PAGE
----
Percentage 66.78% 1.79% 0.36% 0.20% 0.28% 2.95%

Translated Terms 1,942 1,416 334 66 13 3,771

Body Structure Terms in total 2,692 11,519 12,575 10,903 21,631 59,320

Percentage 72.14% 12.29% 2.66% 0.61% 0.06% 6.36%

Translated Terms 1,741 80 11 2 1 1,835

Procedure Terms in total 1,982 9,966 15,848 16,578 37,695 82,069

Percentage 87.84% 0.80% 0.07% 0.01% 0.003% 2.24%

Table 3: Overall results.

Disorder Finding Body Structure Procedure

Translated Concepts 14,125 2,777 3,231 1,502

Concepts in total 65,386 33,204 31,105 82,069

Percentage 21.60% 8.36% 10.39% 1.83%

hierarchy or semantic tag:

• 21.60% of the disorders has been translated (see Table 3). This can be considered a very good result. The ICD-10 mapping produces the majority of the translations as it could be expected in this hierarchy (11,227 synonyms obtained). In Table 2 the strength of the mor- phosemantics phase is evident as the 81.53%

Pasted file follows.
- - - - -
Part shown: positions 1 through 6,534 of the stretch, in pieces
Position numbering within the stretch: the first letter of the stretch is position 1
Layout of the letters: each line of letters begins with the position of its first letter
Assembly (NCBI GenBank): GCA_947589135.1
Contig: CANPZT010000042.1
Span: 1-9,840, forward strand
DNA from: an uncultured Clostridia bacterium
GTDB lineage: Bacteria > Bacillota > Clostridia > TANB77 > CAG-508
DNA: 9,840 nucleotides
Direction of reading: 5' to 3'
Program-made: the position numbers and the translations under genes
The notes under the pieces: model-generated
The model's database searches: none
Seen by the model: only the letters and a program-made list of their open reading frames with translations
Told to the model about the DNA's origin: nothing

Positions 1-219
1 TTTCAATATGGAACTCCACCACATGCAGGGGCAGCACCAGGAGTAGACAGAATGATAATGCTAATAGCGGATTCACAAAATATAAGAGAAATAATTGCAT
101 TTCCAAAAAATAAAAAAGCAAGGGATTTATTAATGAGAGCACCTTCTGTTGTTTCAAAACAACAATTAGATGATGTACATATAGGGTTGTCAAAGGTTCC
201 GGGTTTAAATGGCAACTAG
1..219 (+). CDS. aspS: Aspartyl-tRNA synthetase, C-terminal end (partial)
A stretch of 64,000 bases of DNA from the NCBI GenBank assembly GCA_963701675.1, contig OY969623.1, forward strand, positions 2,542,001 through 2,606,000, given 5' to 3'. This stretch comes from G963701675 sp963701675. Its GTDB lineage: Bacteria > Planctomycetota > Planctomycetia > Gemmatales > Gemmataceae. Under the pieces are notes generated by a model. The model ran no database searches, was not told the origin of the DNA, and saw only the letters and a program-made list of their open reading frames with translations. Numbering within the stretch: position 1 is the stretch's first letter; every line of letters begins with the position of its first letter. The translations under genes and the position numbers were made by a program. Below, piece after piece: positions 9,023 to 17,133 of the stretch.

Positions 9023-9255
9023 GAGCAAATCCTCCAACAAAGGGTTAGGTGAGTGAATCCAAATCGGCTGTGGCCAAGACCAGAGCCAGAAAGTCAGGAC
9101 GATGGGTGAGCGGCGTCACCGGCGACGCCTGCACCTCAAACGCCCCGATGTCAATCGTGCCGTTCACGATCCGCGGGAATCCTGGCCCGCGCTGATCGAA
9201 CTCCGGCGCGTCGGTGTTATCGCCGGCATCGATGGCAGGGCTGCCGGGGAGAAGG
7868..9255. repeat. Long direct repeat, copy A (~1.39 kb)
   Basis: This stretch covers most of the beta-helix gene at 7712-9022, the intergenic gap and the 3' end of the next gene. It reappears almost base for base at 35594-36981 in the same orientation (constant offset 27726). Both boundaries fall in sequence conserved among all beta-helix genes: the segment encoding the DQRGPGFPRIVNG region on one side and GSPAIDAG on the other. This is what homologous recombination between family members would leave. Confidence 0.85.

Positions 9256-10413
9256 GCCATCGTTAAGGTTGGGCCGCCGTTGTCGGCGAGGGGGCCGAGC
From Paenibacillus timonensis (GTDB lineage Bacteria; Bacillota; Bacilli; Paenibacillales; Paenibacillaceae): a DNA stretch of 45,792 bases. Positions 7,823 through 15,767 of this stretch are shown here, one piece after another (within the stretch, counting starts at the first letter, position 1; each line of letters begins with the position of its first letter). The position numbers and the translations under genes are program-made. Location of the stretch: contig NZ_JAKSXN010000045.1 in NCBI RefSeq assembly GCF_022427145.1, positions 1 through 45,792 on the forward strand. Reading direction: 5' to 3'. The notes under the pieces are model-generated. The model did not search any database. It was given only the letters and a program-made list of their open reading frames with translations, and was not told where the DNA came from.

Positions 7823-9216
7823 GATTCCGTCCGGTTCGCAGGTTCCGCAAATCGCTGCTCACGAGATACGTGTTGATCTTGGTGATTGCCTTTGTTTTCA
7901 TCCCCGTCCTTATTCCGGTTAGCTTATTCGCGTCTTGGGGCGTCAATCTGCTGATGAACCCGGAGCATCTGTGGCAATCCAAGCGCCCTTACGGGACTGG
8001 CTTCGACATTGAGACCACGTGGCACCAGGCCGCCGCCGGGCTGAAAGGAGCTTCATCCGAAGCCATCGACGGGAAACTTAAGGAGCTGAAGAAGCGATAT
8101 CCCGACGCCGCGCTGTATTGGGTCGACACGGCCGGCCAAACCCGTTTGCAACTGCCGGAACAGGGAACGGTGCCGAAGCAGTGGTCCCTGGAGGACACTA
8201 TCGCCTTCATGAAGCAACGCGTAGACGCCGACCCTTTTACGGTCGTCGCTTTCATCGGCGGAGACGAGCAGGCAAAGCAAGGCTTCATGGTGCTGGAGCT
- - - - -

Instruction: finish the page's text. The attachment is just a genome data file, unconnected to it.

of the simple terms is translated.

• The finding semantic tag is the most bal- anced, as no one of the algorithm phase’s contribution outlines. The translation of the 8.36% of the concepts is achieved.

• Regarding the results of the Body Structure hierarchy, Table 1 shows that the Glossary of Anatomy only contributes in this area. The 10.39% of the concepts get a Basque equiva- lent.

• In the translation of the Procedure hierarchy the dictionaries do not help much as shown in Table 1. In contrast, the mophosemantics contribution allows to translate the 87.84% of the simple terms (see Table 2).

6 Discussion

Some general dictionaries as the ZT dictionary usually contribute in the translation of most of the terms, while more specialized dictionaries only provide translations in the terms related to their